Battling for power with bullets and ballots
Although world attention focuses mainly on drug-related turmoil here, Colombia's surging violence has other roots as well. A principal one is politics. In the six months before the March municipal elections, assassins murdered more than 200 mayoral and city council contenders. Most were members of the leftist Patriotic Union Party (UP).
According to UP records, 550 members have been shot since the party's founding four years ago by Marxist guerrillas. Although there have been a few arrests, no one has been convicted.
Human rights groups say the armed forces are responsible. In a report on Colombia last month, Amnesty International charged the military with carrying out ``a deliberate policy of political murder.''
President Virgilio Barco acknowledges the country is in the grip of a ``dirty war.'' But government spokesmen deny official involvement. They say drug traffickers, right-wing death squads, and Marxist guerrillas are killing political leaders to destabilize Colombian democracy.
The violence has spilled into everyday life. Amnesty says homicide has become the leading cause of death for males between the ages of 15 and 44.
The current killings have their roots in the long and lethal history of Colombian democracy, which is South America's oldest, dating back to 1886. For more than a century, wealthy elites of the rival Liberal and Conservative parties used both bullets and ballots to battle for political power.
Their bloody rivalry exploded in the murder of a populist Liberal leader in 1948, touching off a civil war. Some 200,000 people died in the following decade known simply as ``La Violencia.''
The blood-letting officially came to an end when the two parties agreed to a power-sharing formula in 1957. For the next 30 years, they ruled together in a National Front that locked out any other dissent.
``The National Front was an agreement at the top,'' says Gonzalo S'anchez, a historian at the National University and an expert on the causes of Colombia's violence. ``It excluded those at the bottom.''
There are many at the bottom of Colombia's economic pyramid. Although the economy is growing at 5 percent a year, the benefits are reaped by a privileged few. The 10 percent at the top receive 40 percent of the national income, says a 1983 World Bank report.
A recent study by the Barco government concluded that 43 percent of Colombians don't earn enough to buy basic necessities.
Their cause has been espoused by Marxist guerrillas, whose origin reaches back to the period of La Violencia.
Some Liberal Party rebels took to the hills in the 1950s and evolved into Soviet-line insurgents - the Revolutionary Armed Forces of Colombia (FARC).
Western diplomats and Colombian journalists say the peasant-based FARC has 6,000 cadre under arms.
It is Colombia's largest and South America's oldest insurgent group.
The FARC and the Army had little contact for many years, as the rebels settled in southeastern jungles the government was willing to cede.
More radical leftists rejected the FARC's defensive strategy and launched three new guerrilla groups.
In the 1960s, Maoists split off to form the Army of Popular Liberation (ELP), now with several hundred members.
Students and Roman Catholic priests inspired by the Cuban revolution founded the National Liberation Army (ELN) in 1965. It has less than 1,000 cadre.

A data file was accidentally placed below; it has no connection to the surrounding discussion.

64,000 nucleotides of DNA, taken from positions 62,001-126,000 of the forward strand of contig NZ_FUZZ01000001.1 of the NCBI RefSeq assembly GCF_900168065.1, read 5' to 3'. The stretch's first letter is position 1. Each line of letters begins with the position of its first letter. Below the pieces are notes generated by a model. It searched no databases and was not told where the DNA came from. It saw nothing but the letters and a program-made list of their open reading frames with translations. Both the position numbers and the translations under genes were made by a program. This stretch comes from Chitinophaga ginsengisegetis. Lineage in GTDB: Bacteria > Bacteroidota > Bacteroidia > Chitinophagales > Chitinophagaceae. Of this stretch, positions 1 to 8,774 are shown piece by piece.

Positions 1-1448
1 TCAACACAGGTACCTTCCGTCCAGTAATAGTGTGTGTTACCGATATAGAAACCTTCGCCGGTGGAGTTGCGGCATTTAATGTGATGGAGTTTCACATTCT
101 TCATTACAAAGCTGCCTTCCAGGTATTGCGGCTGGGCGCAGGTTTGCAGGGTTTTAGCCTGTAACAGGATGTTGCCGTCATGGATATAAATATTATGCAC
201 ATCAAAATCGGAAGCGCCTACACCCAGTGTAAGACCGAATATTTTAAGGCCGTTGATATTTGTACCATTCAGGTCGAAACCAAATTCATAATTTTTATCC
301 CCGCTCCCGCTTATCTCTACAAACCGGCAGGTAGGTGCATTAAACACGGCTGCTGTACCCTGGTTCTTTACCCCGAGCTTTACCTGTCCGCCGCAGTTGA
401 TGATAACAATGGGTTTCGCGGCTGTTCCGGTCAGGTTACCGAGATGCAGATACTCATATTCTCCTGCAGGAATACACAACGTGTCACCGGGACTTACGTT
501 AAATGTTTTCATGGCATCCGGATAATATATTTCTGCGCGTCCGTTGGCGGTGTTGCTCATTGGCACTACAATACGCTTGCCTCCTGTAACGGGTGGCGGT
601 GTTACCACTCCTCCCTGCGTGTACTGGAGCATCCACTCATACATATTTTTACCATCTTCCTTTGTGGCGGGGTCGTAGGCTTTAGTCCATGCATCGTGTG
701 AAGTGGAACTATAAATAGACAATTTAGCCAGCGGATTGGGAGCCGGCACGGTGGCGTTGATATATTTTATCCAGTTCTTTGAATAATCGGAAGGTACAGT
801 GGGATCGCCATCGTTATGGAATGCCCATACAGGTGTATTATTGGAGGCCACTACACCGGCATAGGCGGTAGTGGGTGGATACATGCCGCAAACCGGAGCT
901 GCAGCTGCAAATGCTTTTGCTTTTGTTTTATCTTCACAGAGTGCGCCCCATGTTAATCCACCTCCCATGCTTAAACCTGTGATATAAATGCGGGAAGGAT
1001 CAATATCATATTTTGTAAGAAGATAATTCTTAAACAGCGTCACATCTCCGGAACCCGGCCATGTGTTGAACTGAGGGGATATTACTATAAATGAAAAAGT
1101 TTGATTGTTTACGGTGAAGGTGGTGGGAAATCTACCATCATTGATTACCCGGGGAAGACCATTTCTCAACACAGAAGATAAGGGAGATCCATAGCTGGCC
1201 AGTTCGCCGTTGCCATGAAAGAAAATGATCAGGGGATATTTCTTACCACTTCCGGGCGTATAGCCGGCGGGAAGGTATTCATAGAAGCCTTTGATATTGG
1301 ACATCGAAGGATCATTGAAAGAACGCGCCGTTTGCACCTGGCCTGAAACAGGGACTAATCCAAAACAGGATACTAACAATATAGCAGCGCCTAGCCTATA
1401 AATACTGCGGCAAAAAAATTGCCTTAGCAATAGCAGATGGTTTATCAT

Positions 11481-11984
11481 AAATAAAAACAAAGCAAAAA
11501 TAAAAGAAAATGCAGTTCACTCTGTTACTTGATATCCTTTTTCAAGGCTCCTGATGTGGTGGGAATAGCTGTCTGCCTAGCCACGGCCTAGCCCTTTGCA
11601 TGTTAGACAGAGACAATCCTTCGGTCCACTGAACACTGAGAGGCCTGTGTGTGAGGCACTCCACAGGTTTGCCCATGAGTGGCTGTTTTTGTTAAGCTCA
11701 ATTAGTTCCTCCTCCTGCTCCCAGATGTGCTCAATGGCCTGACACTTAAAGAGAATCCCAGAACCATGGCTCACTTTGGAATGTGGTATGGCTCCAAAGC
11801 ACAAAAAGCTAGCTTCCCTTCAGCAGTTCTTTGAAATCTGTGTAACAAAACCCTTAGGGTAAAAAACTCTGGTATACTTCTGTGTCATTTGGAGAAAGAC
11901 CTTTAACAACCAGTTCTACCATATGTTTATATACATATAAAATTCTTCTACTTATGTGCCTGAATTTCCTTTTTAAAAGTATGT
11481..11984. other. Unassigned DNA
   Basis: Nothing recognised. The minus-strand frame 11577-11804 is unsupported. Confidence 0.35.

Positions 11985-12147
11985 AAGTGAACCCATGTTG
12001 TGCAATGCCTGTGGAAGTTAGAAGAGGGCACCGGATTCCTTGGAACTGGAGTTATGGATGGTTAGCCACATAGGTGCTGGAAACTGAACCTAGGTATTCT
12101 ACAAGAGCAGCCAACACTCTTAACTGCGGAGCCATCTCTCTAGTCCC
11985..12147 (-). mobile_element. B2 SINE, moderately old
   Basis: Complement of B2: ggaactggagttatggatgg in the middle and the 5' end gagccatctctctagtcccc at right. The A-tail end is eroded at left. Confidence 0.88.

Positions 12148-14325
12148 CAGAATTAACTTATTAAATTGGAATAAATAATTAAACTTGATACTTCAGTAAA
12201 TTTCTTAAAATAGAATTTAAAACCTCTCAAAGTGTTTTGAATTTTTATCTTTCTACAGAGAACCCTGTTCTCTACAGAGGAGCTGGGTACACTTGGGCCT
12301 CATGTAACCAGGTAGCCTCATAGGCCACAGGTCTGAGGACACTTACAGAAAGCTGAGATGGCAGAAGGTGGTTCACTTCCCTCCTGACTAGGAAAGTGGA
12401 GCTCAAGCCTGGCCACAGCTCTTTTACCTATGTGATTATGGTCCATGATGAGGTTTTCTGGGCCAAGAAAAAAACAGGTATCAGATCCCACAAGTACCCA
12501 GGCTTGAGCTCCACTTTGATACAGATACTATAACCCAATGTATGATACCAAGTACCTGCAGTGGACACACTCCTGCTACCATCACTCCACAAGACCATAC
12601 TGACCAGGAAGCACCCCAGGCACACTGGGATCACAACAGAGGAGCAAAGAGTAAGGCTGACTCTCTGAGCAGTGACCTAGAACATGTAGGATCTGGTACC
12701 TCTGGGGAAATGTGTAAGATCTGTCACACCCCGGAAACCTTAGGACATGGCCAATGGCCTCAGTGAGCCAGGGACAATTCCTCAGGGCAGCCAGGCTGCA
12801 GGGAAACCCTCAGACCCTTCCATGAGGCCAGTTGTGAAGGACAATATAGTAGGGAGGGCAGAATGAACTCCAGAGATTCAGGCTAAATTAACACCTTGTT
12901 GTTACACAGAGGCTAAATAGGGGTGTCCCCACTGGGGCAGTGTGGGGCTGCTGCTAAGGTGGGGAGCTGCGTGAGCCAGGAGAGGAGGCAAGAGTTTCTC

In 1974, the sons of affluent families founded Colombia's most publicity-prone guerrillas, the nationalist M-19, or April 19 Movement.
As the number of rebels grew, so did efforts to eliminate them with repressive measures, but government forces had little success.
Former President Belisario Betancur (1982-86) tried a different strategy.
Twenty-five years after the National Front gave Liberals and Conservatives a legal monopoly on power, Betancur attempted to pry open the tightly controlled system.
He launched peace talks with the guerrillas.
In 1984, the government and FARC signed a cease-fire that allowed the rebels to enter electoral politics.
Since then, UP candidates have won 10 congressional positions and 19 mayoral and dozens of seats in the city council, giving the left legitimacy in the electoral arena.
At the same time, FARC expanded its rural-based ``fronts'' from 27 to more than 40, says Rafael Pardo, government negotiator with the rebels. The killings of UP members, many by self-proclaimed death squads, then began.
Critics say Betancur should not have signed a truce that permitted the FARC to keep its guns. ``You're seeing the results today,'' Defense Minister Gen. Rafael Samudio Molina says.
Guerrilla violence has been increasing. Some 81 soldiers died in the first two months of 1988, the defense ministry says.
Though FARC technically is in a truce, it has ambushed troop convoys.
And in recent weeks, the ELN, which never signed the cease-fire, has mounted attacks both on Army patrols and oil pipelines.
Businessmen complain the armed forces have not taken the offensive against the guerrillas. But General Samudio says his troops are in a stalemate.
Amnesty International says Samudio's troops have taken matters into their own hands, murdering not only UP members but anyone whose ``failure to support the government is perceived by some in the security forces as equivalent to being `subversive.'''
Hundreds of case studies show their complicity in death squads, according to AI.
It cites the case of UP-member Alvaro Garces, a small-town mayor who was shot Aug. 12 by five assassins.
His death was widely publicized after a former soldier told government investigators he helped plan the crime at the request of Capt. Luis Ardila, chief of intelligence for the Army's 5th Brigade. Ardila still holds his position. The ex-soldier who testified against him is in hiding.
Third in a series. Next: Politics and reform.